In 1999 Time magazine named her as one of the 100 Most Important People of the 20th Century, stating that she ’shook society into a new pattern from which there could be no going back’.
Do you know what year the Women’s Suffrage Movement’s campaign succeed?
Emmeline Pankhurst was a truly inspiring woman who shaped history for women in Britain. eatsleepdoodle’s favorite quote - “Trust in God – she will provide”.
Who is Mary Eliza Mahoney?
Mary Eliza was the first African American in the US to earn a professional nursing license and co-founder of the National Association of Colored Graduate Nurses.
Mahoney worked principally as a private care nurse, building a reputation for efficiency and professionalism while working to change the way African American nurses were treated. She actively promoted nursing as a career, especially for women of color and worked hard to provide support and encouragement for the NACGN. She stayed active in women’s civil rights issues long after she retired.
She received several major awards and was inducted into the Nursing Hall of Fame and the National Women’s Hall of Fame.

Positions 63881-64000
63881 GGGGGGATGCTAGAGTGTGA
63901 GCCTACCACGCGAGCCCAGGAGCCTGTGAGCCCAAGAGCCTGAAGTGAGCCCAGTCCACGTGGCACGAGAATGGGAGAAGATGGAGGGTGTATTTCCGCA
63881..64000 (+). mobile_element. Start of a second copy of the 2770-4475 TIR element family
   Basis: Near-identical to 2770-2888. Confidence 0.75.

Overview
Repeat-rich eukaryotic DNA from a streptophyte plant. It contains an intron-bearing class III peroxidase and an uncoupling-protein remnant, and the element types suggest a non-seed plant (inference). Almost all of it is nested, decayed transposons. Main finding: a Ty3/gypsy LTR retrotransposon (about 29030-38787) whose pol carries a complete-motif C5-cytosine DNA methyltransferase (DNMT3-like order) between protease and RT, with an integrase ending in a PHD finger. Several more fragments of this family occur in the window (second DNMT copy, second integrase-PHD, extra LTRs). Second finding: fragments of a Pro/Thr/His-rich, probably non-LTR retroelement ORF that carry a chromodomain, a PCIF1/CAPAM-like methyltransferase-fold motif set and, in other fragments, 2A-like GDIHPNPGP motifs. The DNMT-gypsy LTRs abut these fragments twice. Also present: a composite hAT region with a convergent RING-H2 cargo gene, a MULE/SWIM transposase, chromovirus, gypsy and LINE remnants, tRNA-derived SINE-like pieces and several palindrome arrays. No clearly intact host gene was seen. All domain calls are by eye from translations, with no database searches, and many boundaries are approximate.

Do you know what year Mary Eliza Mahoney was inducted into the National Women’s Hall of Fame?
Mary Eliza was an incredible asset to nursing for over 40 years and helping women of color find a voice within nursing communities and the medical profession.
Who is Joan of Arc?
Joan of Arc is known for her defense of France against England during the Hundred Years War. Her participation in the successful lifting of the Siege of Orleans was interpreted by the French forces as a sign of divine support for her. A follow-up battle at Patay resulted in further French success and further burnishing of Joan’s reputation.
Since her death she has become a semi-legendary figure. She was declared a national symbol of France in 1803 and was canonized.